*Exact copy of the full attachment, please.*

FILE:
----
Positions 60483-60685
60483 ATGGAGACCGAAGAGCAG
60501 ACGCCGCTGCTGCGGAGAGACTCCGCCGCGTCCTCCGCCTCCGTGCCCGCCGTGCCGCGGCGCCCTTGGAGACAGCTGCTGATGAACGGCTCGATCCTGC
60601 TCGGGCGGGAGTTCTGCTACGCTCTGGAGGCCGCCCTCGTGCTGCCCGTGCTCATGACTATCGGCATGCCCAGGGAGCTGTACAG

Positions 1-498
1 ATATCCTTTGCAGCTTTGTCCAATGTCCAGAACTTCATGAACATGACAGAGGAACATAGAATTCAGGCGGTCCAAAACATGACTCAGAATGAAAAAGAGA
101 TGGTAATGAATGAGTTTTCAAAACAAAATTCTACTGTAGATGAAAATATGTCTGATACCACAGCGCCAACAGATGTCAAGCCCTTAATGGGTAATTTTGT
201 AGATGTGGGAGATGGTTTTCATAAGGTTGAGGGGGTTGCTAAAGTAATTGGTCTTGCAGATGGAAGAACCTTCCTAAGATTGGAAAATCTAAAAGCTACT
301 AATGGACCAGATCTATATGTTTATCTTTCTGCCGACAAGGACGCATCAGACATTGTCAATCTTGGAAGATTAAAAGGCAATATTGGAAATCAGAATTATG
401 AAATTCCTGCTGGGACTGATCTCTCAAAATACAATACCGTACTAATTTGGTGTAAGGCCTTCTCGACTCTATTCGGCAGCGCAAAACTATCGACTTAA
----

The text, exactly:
Positions 60483-60685
60483 ATGGAGACCGAAGAGCAG
60501 ACGCCGCTGCTGCGGAGAGACTCCGCCGCGTCCTCCGCCTCCGTGCCCGCCGTGCCGCGGCGCCCTTGGAGACAGCTGCTGATGAACGGCTCGATCCTGC
60601 TCGGGCGGGAGTTCTGCTACGCTCTGGAGGCCGCCCTCGTGCTGCCCGTGCTCATGACTATCGGCATGCCCAGGGAGCTGTACAG

Positions 1-498
1 ATATCCTTTGCAGCTTTGTCCAATGTCCAGAACTTCATGAACATGACAGAGGAACATAGAATTCAGGCGGTCCAAAACATGACTCAGAATGAAAAAGAGA
101 TGGTAATGAATGAGTTTTCAAAACAAAATTCTACTGTAGATGAAAATATGTCTGATACCACAGCGCCAACAGATGTCAAGCCCTTAATGGGTAATTTTGT
201 AGATGTGGGAGATGGTTTTCATAAGGTTGAGGGGGTTGCTAAAGTAATTGGTCTTGCAGATGGAAGAACCTTCCTAAGATTGGAAAATCTAAAAGCTACT
301 AATGGACCAGATCTATATGTTTATCTTTCTGCCGACAAGGACGCATCAGACATTGTCAATCTTGGAAGATTAAAAGGCAATATTGGAAATCAGAATTATG
401 AAATTCCTGCTGGGACTGATCTCTCAAAATACAATACCGTACTAATTTGGTGTAAGGCCTTCTCGACTCTATTCGGCAGCGCAAAACTATCGACTTAA